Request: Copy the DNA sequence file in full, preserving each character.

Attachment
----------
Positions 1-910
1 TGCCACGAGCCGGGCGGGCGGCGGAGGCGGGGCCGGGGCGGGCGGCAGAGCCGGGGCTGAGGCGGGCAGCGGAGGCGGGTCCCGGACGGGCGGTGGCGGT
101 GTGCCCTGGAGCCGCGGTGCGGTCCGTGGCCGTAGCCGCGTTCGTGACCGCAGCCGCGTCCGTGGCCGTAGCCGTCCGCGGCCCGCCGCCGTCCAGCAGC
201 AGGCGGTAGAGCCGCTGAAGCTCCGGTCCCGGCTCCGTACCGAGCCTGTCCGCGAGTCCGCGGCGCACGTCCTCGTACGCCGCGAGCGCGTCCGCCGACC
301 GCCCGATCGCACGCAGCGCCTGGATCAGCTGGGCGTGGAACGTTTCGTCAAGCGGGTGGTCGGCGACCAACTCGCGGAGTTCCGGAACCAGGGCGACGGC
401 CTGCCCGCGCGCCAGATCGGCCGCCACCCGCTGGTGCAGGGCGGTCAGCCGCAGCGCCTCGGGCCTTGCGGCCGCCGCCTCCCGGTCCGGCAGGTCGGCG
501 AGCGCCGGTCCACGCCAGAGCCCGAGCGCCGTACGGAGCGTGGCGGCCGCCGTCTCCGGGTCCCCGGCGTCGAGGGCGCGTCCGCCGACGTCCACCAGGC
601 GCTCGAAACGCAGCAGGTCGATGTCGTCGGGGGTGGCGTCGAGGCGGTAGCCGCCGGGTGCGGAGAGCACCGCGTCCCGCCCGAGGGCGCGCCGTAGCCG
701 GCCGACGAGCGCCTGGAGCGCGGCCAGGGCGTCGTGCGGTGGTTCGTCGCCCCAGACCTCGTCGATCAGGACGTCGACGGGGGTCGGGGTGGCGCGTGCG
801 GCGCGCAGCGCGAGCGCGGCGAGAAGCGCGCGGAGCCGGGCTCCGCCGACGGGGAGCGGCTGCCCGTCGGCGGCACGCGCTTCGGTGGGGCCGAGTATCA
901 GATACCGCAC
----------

Positions 1-910
1 TGCCACGAGCCGGGCGGGCGGCGGAGGCGGGGCCGGGGCGGGCGGCAGAGCCGGGGCTGAGGCGGGCAGCGGAGGCGGGTCCCGGACGGGCGGTGGCGGT
101 GTGCCCTGGAGCCGCGGTGCGGTCCGTGGCCGTAGCCGCGTTCGTGACCGCAGCCGCGTCCGTGGCCGTAGCCGTCCGCGGCCCGCCGCCGTCCAGCAGC
201 AGGCGGTAGAGCCGCTGAAGCTCCGGTCCCGGCTCCGTACCGAGCCTGTCCGCGAGTCCGCGGCGCACGTCCTCGTACGCCGCGAGCGCGTCCGCCGACC
301 GCCCGATCGCACGCAGCGCCTGGATCAGCTGGGCGTGGAACGTTTCGTCAAGCGGGTGGTCGGCGACCAACTCGCGGAGTTCCGGAACCAGGGCGACGGC
401 CTGCCCGCGCGCCAGATCGGCCGCCACCCGCTGGTGCAGGGCGGTCAGCCGCAGCGCCTCGGGCCTTGCGGCCGCCGCCTCCCGGTCCGGCAGGTCGGCG
501 AGCGCCGGTCCACGCCAGAGCCCGAGCGCCGTACGGAGCGTGGCGGCCGCCGTCTCCGGGTCCCCGGCGTCGAGGGCGCGTCCGCCGACGTCCACCAGGC
601 GCTCGAAACGCAGCAGGTCGATGTCGTCGGGGGTGGCGTCGAGGCGGTAGCCGCCGGGTGCGGAGAGCACCGCGTCCCGCCCGAGGGCGCGCCGTAGCCG
701 GCCGACGAGCGCCTGGAGCGCGGCCAGGGCGTCGTGCGGTGGTTCGTCGCCCCAGACCTCGTCGATCAGGACGTCGACGGGGGTCGGGGTGGCGCGTGCG
801 GCGCGCAGCGCGAGCGCGGCGAGAAGCGCGCGGAGCCGGGCTCCGCCGACGGGGAGCGGCTGCCCGTCGGCGGCACGCGCTTCGGTGGGGCCGAGTATCA
901 GATACCGCAC